Fall 2009

Seminar on Middle Eastern History: Modern Turkey--Modern Iran: From Authoritarian Modernization to Islamic Resistance

Listed in: Asian Languages and Civilizations, as ASLC-64  |  History, as HIST-93


Monica M. Ringer (Section 01)


(Offered as History 93 [ME] and Asian 64 [WA].)  In the early twentieth century Turkey and Iran seemed to be on similar trajectories towards modernization. Turkey and Iran today, however, evidence very different societies, political systems, and relationships to religion and the West. This course will examine the programs of the authoritarian modernizers of the twentieth century in historical context and seek to illuminate the basis of their very different political, cultural and social legacies. Why does Turkey follow a secularism that is intolerant of sartorial freedoms and cultural and religious minorities? Why, in such a secular state, is Turkey experiencing a rise of Islamist movements? Conversely, why does Iran follow an Islamic government that is likewise intolerant of sartorial freedoms and religious minorities? Both claim to be democratic; how and why are these claims validated? What are the roots of their visions of the modern world and where are these societies headed? One class meeting per week.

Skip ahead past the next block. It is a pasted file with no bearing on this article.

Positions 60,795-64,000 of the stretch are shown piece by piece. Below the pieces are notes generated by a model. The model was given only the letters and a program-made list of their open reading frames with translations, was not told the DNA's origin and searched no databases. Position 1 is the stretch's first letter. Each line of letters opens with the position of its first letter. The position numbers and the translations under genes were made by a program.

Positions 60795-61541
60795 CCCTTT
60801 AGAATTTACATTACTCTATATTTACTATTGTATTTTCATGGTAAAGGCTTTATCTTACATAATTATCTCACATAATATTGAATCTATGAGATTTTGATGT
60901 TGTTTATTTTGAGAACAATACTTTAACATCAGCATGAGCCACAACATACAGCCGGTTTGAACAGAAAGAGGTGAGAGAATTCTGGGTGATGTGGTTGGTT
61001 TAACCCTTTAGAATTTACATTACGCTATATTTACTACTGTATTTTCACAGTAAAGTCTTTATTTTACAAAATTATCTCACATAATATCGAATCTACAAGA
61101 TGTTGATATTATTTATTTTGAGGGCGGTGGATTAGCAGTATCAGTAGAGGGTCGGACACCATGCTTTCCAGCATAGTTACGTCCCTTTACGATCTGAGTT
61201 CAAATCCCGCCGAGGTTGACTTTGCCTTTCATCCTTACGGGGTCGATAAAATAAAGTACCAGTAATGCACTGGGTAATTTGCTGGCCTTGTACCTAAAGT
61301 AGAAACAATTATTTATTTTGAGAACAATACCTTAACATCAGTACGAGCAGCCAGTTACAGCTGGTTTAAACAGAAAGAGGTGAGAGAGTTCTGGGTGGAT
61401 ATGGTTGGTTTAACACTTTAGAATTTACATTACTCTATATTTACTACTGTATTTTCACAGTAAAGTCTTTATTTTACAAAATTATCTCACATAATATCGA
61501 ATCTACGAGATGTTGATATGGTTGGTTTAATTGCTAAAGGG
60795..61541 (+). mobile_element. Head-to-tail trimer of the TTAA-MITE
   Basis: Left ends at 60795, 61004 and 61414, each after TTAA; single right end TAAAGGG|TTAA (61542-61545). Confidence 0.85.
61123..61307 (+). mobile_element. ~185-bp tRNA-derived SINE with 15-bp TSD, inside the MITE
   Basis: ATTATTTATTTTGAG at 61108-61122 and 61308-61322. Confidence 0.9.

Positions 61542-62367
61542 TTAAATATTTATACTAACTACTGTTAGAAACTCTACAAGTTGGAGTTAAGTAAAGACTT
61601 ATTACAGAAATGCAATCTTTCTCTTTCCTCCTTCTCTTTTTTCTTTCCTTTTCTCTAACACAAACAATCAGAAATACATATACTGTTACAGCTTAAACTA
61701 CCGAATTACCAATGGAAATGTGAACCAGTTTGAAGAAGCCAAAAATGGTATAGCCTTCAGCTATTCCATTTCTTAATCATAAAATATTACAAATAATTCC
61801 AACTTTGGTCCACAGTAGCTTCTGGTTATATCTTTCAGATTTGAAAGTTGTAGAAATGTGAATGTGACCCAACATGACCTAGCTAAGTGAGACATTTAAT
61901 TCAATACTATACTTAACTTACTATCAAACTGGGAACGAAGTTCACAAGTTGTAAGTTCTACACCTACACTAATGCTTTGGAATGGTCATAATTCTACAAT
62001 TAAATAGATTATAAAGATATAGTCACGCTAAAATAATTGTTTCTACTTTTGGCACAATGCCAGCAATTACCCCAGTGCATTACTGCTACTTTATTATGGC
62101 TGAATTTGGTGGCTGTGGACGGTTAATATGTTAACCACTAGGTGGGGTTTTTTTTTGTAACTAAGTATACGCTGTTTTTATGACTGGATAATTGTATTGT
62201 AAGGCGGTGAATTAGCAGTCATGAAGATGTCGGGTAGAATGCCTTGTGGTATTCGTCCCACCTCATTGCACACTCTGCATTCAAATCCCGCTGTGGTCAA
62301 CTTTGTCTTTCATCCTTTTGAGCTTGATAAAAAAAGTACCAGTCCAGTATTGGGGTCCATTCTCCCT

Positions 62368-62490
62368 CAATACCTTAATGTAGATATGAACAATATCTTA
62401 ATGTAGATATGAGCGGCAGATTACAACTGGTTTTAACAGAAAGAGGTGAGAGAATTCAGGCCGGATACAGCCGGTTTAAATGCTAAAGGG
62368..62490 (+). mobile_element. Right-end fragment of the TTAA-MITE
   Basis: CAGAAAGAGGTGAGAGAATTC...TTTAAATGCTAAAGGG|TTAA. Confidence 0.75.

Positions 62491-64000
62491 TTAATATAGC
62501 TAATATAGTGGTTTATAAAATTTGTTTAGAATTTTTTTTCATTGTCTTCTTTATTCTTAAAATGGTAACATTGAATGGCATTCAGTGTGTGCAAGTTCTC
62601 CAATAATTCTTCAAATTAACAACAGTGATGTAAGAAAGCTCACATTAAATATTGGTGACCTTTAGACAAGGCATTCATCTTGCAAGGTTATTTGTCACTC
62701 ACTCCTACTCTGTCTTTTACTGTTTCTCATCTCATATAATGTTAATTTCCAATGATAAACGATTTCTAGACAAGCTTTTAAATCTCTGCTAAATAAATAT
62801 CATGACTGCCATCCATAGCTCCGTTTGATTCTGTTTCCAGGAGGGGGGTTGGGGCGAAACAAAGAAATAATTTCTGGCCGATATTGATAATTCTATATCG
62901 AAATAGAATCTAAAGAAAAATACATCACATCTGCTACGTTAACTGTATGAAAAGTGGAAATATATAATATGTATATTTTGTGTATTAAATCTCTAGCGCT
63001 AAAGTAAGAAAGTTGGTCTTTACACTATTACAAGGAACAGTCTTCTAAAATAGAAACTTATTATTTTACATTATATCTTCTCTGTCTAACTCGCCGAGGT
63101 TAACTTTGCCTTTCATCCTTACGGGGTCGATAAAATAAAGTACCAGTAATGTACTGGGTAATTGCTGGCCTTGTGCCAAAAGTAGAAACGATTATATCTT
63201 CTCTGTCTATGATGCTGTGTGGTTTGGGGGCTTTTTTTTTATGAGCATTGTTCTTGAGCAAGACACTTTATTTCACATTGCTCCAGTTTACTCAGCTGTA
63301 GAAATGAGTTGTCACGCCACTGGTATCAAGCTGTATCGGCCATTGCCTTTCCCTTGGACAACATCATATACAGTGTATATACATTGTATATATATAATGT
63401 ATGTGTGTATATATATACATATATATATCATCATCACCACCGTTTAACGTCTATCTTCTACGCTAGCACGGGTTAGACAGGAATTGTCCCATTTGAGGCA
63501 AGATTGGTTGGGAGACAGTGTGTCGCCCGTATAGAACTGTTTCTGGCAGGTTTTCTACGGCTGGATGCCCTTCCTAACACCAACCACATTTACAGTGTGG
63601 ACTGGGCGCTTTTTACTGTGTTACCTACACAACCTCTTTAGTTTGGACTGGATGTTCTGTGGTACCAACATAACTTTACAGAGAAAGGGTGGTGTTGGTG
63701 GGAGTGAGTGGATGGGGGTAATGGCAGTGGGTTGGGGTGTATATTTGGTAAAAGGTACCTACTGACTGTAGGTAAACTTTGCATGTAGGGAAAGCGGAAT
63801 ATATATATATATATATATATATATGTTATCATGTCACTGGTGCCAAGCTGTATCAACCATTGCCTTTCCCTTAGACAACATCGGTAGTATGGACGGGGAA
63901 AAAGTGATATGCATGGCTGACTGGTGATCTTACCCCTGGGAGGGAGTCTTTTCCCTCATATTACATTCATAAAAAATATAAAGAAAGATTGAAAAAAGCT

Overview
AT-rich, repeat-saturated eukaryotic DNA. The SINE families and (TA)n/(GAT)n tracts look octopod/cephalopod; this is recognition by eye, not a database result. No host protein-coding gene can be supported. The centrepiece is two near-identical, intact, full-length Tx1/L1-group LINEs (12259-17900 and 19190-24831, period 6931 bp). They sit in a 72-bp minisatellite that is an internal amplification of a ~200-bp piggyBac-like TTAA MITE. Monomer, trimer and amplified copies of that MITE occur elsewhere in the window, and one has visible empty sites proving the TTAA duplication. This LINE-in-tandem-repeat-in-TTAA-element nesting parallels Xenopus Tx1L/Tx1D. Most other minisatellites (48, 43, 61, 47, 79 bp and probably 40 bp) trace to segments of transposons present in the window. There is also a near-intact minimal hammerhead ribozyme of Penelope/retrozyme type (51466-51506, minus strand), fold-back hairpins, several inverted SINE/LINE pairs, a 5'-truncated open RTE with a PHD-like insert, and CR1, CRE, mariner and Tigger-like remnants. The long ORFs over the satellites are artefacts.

Preference given to students who have taken at least one course regarding the Middle East.  Limited to 20 students. Not open to first-year students. Fall semester. Professor Ringer.


2022-23: Not offered
Other years: Offered in Spring 2008, Fall 2009